The movie did well in small screenings and DVD releases (some were held up due to copyright infringement suits) but the company that made it has since gone bankrupt.

    ReplyDelete
  57. Nachum Boehm, you are conflating a number of issues and using overly strong language in criticizing evolution theory (How is this different than attacking?).

    First of all, the reference to "astronomical" improbability of organ changes is incorrect. We really don't yet understand what exactly is involved so that such statements aren't fact based. Such language was used in the past by religious critics, whose training was in other sciences, on the basis of the long chain of point DNA mutations that were presumed to be required for organ or species changes. In fact, there are other, far more efficient mechanisms to induce such changes. I had mentioned gene activation as such an avenue. The propagation of such changes to the point of speciation would normally require geographic isolation of such abnormal individuals in order to establish the change and to make it locally dominant. The localization of such change in an isolated island is one example.

    The best studied catastrophic event in the geological record is the giant asteroidal impact in the Carribean 65 million years ago. That impact coincided with and precipitated the extinction of the dominant species of the earlier age, the dinosaurs. They were a highly successful class who had dominated life for some 135 million years. In turn, they were succeeded by mammals. Not that dinosaurs somehow turned into mammals. It's just that small mammals had existed previously as a minor class. Their burrowing lifestyle, however, allowed them to survive when dinosaurs could not. Once their predators died out and the conditions became more normal, they could proliferate. As I noted earlier, speciation of these newly dominant lifeforms could have been accelerated by the destruction of the UV protective ozone layer due to the enormous amount of fine particles and mists lifted up to the stratosphere by the impact. The new conditions would also favor the rise of larger mammals.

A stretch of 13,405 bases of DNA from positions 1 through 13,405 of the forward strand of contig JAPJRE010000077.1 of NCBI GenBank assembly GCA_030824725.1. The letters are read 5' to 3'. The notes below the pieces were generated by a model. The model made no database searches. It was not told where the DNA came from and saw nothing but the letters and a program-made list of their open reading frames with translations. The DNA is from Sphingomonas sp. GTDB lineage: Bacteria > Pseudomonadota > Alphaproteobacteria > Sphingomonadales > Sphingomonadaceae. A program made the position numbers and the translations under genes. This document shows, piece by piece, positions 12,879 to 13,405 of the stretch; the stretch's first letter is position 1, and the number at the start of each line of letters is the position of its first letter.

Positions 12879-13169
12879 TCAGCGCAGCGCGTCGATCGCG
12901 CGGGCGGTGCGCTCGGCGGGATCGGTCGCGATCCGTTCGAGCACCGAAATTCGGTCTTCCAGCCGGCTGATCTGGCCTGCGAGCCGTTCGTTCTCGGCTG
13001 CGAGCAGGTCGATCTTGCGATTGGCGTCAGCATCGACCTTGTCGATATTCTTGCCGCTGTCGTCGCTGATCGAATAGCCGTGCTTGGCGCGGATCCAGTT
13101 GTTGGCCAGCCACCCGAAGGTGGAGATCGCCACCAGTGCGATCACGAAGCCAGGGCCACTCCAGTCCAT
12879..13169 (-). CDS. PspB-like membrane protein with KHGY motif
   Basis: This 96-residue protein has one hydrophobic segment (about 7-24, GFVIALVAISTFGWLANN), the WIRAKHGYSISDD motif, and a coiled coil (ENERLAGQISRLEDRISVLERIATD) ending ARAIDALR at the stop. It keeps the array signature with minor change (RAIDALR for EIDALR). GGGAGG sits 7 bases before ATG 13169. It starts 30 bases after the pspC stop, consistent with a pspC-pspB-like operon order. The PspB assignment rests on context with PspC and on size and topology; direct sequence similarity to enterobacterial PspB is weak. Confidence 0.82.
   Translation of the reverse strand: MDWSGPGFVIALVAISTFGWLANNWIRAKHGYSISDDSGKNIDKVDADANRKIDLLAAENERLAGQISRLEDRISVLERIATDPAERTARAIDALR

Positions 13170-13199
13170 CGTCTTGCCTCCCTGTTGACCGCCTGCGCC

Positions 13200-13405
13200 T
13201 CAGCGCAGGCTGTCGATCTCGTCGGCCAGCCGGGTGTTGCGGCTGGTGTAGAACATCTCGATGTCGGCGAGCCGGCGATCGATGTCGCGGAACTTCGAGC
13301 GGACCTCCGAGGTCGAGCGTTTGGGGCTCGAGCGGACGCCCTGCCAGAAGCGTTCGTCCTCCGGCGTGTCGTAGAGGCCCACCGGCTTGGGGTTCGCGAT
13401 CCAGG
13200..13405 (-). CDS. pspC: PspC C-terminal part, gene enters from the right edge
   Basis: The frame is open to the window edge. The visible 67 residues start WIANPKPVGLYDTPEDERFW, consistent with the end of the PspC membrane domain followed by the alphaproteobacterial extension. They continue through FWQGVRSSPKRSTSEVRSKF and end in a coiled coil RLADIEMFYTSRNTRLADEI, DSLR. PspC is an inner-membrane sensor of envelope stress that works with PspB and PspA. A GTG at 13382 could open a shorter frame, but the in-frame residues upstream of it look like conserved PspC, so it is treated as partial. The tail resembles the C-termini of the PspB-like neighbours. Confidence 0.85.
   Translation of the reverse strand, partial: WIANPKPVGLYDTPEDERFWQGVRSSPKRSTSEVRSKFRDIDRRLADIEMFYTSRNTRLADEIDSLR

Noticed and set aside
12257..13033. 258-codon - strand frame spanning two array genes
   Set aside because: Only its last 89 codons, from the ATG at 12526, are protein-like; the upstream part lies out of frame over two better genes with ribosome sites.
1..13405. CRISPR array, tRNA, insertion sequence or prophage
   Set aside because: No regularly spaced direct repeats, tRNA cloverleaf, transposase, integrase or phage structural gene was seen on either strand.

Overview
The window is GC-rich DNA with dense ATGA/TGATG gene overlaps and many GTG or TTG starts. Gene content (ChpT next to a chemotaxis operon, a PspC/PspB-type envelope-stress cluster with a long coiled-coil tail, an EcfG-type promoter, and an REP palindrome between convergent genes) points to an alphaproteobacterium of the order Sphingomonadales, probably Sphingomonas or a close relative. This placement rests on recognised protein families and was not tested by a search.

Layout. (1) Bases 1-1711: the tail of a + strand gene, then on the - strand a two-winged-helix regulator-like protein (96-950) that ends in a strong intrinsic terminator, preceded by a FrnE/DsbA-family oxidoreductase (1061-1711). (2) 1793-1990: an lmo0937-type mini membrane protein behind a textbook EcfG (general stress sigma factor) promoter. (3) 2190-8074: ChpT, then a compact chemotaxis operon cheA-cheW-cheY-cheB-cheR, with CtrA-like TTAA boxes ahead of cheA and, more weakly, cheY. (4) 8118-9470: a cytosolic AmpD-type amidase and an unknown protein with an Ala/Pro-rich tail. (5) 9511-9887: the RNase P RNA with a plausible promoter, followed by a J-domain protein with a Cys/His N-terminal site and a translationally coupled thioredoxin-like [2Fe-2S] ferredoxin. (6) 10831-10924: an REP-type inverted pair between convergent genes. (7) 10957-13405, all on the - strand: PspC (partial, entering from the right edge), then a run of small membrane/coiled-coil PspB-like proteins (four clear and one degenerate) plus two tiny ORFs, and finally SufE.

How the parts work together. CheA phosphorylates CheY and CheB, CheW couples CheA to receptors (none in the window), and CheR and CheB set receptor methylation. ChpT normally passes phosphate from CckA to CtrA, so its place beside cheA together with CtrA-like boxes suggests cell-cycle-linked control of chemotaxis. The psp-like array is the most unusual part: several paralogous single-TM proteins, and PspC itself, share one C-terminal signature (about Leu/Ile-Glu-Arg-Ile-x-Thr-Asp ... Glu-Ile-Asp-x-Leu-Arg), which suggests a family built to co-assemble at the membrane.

A more easily comprehended evolutionary scenario appears to have occurred with dinosaurs. We find fossil remains of dinosaurs from the earlier age with feathers, and some dinosaurs that could fly. Such a flying dinosaur species with feathers which resided in an island could have been the progenitor of birds. It is well-known that islands can give rise to smaller versions of known species (due, presumably, to the limited food supply available).

    In any case, as Larry Lennhoff has pointed out, you don't do statistics after the fact. It matters not how improbable the origin of the current species, particularly humans, may be. We're here and are able to ask such questions and wonder about origins.

    ReplyDelete
  58. Thank you Y. Aharon.

    You speak of 3 distinct issues. Let’s analyze them one at a time.

    1. Organ changes. You state that we don’t really understand what exactly is involved, but conjecture that it could have been caused by “gene activation” coupled with speciation.

    Warning: If I state anything that exposes me as an ignoramus, it’s because I am an ignoramus.

    Please correct me if I'm misunderstanding the concept of gene activation. Here's an example of gene activation: There was a “digestive system” gene (actually, multiple types of digestive system genes) contained in the very first living organism, which inactive gene got passed down through all its progeny until this gene became "activated". When this occurred, we had the first organism containing this type of digestive system. Ditto for the various types of respiratory, circulatory, photosynthesis, sight, audibility, nervous, etc. systems.